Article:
Over 23 lakh houses face construction delay as developers struggle with high costs, slow demand
Rashmi Pratap February 6, 2019
Construction of over 23 lakh houses across India is running behind schedule as developers struggle with high finance costs amid demand slowdown in a struggling market. These units are spread over 16,330 projects, according to data by real estate consultancy Liases Foras. "There is no one reason for the delay. This is a systemic issue. The sector is caught in a quagmire and one factor has led to another, compounding the delays," Pankaj Kapoor, MD and founder, Liases Foras, told Business Today.
Real estate sales growth has been hovering around 6 to 7 per cent for some years, with high unsold inventory that will require 40 months to clear up. Builders need money from sale transactions to invest continually in projects. "If sales are slow, then builders delay projects and also have to resort to overleveraging. Instead of using money for construction, they use it for paying off older debt. This creates a vicious cycle," he said.
Project approval delay is another factor leading to extension of completion timeline. Amit Oberoi, Executive Director at Colliers International, said typically project commencement approvals take three to six months. "But this varies from state to state. Land is a state subject so there is a variation in approvals required and timelines to secure these," he said.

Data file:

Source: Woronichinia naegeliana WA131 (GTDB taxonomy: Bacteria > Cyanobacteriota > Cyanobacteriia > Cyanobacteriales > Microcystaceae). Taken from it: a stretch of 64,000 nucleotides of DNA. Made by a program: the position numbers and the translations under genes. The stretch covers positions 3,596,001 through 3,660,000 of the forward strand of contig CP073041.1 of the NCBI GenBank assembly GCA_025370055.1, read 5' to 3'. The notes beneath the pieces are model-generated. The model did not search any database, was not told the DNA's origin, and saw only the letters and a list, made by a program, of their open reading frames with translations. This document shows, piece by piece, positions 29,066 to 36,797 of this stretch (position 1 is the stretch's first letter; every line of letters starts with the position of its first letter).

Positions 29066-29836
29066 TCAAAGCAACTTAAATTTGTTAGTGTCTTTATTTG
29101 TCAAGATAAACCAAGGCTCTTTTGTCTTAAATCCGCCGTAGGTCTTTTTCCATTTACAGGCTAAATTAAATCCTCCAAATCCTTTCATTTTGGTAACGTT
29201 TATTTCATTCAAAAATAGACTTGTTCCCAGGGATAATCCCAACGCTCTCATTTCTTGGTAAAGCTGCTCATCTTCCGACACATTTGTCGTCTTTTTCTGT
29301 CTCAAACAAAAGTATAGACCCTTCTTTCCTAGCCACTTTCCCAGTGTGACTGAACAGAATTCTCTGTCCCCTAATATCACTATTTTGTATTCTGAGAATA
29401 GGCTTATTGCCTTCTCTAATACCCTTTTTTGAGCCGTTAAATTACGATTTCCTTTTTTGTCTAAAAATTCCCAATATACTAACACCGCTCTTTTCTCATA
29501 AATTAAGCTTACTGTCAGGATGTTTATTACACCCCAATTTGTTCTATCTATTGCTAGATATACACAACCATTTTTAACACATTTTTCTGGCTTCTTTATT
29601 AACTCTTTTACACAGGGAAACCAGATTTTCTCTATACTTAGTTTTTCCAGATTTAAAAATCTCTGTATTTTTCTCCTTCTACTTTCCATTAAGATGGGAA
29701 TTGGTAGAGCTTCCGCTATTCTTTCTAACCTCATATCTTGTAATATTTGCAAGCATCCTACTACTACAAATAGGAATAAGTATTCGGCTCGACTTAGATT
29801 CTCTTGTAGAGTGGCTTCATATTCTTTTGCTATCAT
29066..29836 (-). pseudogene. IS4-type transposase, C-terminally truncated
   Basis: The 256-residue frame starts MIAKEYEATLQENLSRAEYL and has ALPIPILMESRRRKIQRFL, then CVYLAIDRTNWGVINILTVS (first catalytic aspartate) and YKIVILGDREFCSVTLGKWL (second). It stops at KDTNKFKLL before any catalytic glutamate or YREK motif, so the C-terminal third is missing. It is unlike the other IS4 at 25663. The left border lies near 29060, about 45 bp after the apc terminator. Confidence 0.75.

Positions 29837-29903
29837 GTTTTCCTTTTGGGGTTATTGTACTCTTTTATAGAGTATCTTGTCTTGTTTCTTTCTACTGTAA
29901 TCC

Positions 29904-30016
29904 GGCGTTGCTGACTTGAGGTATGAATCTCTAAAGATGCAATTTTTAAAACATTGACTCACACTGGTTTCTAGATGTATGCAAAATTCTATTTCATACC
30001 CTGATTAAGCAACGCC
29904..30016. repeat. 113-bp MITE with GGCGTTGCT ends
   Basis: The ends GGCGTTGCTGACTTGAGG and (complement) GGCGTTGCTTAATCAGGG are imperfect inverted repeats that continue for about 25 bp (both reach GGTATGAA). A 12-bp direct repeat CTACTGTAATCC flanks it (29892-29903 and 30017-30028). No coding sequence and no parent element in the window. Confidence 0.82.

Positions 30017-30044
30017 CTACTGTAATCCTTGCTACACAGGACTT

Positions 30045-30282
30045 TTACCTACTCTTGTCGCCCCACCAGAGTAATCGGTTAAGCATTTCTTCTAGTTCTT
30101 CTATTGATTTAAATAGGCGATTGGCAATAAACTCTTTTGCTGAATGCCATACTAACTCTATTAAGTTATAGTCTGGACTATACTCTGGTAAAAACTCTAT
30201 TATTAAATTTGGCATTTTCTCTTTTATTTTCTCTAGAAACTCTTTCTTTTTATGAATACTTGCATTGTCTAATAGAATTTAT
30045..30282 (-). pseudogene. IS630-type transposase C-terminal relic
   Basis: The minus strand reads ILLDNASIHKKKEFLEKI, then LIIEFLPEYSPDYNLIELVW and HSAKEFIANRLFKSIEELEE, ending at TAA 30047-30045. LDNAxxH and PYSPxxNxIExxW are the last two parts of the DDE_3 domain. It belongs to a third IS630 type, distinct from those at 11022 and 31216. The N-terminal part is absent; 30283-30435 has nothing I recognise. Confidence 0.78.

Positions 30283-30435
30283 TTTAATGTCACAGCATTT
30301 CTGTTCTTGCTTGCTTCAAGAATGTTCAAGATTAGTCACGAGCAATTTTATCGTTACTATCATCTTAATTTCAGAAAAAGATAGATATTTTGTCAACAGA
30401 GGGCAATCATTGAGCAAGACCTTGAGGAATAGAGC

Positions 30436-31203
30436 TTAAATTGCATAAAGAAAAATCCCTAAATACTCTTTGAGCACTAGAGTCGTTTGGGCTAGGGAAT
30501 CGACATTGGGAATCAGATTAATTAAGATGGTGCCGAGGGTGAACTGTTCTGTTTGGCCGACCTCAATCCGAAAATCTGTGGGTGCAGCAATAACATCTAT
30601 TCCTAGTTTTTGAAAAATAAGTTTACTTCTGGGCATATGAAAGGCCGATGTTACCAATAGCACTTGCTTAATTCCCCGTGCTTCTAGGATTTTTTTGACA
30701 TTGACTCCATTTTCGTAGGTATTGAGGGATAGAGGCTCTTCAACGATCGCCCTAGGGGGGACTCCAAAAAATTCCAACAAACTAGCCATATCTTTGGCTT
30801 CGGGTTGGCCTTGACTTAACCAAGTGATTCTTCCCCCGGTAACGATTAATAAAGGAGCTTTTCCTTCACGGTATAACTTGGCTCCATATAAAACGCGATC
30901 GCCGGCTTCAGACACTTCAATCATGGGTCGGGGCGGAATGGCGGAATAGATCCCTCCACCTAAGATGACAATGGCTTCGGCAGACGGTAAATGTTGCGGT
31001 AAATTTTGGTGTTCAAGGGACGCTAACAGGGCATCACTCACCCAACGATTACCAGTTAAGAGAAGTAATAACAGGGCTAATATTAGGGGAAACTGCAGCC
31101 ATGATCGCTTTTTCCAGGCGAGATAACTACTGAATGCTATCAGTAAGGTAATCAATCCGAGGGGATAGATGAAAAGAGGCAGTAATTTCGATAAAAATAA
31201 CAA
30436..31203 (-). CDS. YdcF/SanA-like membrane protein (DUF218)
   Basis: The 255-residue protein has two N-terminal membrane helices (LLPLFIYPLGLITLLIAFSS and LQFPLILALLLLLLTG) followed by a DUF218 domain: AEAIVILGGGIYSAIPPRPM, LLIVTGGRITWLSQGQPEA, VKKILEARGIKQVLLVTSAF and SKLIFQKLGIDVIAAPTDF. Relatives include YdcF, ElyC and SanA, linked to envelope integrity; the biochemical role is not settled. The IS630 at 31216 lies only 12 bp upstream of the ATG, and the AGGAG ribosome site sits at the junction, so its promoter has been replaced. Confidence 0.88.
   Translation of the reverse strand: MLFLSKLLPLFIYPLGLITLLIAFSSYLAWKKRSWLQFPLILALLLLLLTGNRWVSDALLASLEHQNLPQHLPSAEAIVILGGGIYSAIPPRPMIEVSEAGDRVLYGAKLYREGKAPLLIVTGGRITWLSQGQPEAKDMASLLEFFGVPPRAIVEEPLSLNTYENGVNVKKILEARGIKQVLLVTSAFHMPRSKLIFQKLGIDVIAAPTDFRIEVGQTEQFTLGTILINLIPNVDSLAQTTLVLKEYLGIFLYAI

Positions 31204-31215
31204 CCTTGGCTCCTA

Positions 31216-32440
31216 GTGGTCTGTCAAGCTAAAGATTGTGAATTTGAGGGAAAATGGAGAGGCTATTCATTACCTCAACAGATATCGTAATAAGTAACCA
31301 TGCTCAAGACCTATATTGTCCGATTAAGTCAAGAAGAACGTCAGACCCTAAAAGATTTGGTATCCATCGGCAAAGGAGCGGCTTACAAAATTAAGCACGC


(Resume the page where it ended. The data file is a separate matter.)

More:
For long, the real estate industry has been demanding single window clearance for projects. But there has been no progress on this demand so far. "If a project gets delayed due to any factor, it gets into a state of unfeasibility. There is so much supply and customers have a lot of options," said Kapoor.
Of the total 16,330 projects facing delay, 877 have been late by over four years while the maximum projects (4346) fall in the 12 to 24 months delay bracket (See Table). "Most of the delayed projects should be from the pre-RERA days. Many of these projects are caught in a situation where the projects are no longer financially feasible. Other reason for delay is lack of demand, lack of capital and high interest rates," Oberoi said.
Kapoor pointed out that after implementation of RERA, the new supply will see no delays. Builders have to adhere to timeline and they are providing a buffer while notifying to RERA, he said.
Despite the slowdown, well established developers with proven track record are seeing reasonably good response to their projects. "The demand may not be as high as it was during the peak of the cycle, but they are still able to drive sales," Oberoi added.